Picture this: evening has fallen, and you are sitting, contentedly, on some variety of living room furniture, enjoying the ending to a great book, a hot or cold beverage within reach. You go to turn the page, but–gasp–you have finished the book, no more pages to be turned! You startle, hot beverage growing colder or cold beverage growing warmer in your absence. What to do in such a situation?? But then… could it be? It is! New recommendations from our booksellers!!
Let’s Talk About Love by Claire Kann
It’s so rare to read about asexuality that I found myself really defensive when I started reading this. I was so worried it wouldn’t feel right or there would be too much focus on people saying the wrong thing to Alice, but about 100 pages in I found myself totally relaxed and relating to so much. There’s a quiet comfort to this story. It’s not fast paced, but it doesn’t need to be. It takes you on this journey with Alice as she slowly learns about herself and what she wants, while trying to figure out why Takumi is important to her and if this is more than friendship or not (if he’s capable of understanding her and if this relationship is worthy of more than friendship or not). All while dealing with choosing her major, a fight with her friend, and talking to her therapist, you know, things all people worry about. Even ace people. It’s always healing to see representation of people just existing and that’s what this book does. It’s a warm blanket (or scarf!) on a cold night.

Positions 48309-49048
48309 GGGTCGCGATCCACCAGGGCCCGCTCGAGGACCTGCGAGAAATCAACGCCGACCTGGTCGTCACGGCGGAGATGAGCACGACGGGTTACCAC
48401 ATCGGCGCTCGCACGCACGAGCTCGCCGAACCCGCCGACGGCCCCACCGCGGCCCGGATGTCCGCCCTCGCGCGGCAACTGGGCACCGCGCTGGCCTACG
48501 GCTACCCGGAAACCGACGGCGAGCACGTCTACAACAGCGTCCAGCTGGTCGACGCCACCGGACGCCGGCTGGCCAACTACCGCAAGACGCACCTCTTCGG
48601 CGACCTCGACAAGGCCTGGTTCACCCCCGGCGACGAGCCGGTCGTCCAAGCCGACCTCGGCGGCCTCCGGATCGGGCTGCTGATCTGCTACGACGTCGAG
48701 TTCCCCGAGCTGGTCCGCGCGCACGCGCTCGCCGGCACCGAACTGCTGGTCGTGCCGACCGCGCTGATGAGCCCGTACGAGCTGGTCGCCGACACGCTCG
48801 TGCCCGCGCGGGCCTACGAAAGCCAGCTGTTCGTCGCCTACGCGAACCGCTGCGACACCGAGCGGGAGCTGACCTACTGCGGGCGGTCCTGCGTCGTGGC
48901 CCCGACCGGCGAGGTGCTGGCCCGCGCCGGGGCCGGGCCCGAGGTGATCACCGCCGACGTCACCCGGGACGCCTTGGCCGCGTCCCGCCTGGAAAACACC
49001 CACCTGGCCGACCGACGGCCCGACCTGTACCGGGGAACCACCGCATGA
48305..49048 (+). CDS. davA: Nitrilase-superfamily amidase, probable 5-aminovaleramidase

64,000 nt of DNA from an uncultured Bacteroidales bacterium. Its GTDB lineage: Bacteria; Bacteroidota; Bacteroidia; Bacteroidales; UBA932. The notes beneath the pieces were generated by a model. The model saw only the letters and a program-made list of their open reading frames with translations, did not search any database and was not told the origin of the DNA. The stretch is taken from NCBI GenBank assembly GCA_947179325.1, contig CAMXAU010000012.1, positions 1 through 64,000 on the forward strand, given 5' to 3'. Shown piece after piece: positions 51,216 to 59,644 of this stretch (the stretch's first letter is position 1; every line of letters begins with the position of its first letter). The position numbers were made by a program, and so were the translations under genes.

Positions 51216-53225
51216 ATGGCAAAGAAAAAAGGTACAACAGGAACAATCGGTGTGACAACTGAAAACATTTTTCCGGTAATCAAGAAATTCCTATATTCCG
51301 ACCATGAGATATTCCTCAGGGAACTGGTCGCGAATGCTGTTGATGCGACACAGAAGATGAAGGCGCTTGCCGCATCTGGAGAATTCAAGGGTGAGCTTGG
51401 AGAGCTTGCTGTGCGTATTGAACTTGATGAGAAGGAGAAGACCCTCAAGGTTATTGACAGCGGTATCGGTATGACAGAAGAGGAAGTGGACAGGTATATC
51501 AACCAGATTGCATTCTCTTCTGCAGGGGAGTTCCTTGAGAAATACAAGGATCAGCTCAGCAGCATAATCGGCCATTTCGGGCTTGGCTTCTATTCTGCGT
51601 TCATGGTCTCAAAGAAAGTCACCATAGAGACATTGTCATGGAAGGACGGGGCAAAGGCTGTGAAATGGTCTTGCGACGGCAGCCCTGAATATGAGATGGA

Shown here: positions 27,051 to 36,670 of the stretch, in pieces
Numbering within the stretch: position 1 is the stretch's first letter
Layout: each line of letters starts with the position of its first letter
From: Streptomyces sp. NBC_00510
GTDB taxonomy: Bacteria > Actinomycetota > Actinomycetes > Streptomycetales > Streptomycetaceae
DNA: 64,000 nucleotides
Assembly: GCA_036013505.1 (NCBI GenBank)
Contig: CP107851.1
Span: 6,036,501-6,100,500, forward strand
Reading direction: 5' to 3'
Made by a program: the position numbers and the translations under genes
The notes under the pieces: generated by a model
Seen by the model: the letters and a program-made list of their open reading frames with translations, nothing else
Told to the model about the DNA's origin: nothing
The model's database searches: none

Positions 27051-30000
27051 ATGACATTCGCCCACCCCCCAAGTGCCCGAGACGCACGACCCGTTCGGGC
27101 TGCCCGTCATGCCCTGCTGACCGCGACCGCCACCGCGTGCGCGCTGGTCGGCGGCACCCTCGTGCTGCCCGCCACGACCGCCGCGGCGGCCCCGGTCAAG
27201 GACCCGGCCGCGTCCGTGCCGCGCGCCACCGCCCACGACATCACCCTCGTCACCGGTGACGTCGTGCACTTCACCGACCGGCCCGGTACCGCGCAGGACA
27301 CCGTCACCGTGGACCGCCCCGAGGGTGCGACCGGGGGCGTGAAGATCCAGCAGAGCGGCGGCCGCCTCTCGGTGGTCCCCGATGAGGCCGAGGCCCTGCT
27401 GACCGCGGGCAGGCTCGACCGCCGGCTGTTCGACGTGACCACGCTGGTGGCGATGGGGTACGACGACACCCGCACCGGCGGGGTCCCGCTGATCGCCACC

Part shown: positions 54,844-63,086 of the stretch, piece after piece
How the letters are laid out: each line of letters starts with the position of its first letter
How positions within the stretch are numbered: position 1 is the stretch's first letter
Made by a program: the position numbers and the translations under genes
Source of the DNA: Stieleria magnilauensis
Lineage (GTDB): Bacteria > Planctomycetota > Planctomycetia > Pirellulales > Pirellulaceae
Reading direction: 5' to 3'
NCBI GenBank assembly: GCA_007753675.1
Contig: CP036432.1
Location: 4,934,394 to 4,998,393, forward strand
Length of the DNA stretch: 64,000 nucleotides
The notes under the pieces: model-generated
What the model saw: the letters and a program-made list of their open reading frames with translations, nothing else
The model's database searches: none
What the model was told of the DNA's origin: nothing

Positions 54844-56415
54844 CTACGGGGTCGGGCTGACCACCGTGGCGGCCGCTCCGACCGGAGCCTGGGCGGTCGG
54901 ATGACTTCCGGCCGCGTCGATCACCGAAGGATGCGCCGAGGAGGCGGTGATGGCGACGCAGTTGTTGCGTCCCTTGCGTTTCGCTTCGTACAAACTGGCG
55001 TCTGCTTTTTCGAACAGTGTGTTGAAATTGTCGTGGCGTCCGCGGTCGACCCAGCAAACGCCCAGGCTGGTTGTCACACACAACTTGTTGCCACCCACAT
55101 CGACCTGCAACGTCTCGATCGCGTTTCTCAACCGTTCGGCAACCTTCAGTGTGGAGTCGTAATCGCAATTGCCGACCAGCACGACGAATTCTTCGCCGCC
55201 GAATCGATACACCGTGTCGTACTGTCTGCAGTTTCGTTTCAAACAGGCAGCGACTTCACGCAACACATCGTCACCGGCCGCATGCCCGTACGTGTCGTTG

The Golden Gates by Conor Dougherty
Although this book focuses on San Francisco and California, this is a tale that’s currently happening all over the country. The Housing crisis is not the sexiest of topics, but author Conor Dougherty does a great job in exploring such an urgent, complicated and important issue through 10 easy to digest yet very nutritious chapters. Who knows? Maybe picking up this book will motivate you to learn more about your city and take action.
How To Change Your Mind by Michael Pollan
What’s the deal with psychedelics? Just ask Michael Pollan, whose research is recounted here without strident messaging or gushing approbation but a well-measured, clear and concise account of the history of psychedelics research, popularity, and infamy. Pollan has a great voice and a credible tone!
Want even more recommendations? Find these titles and so many more online at BookPeople.com!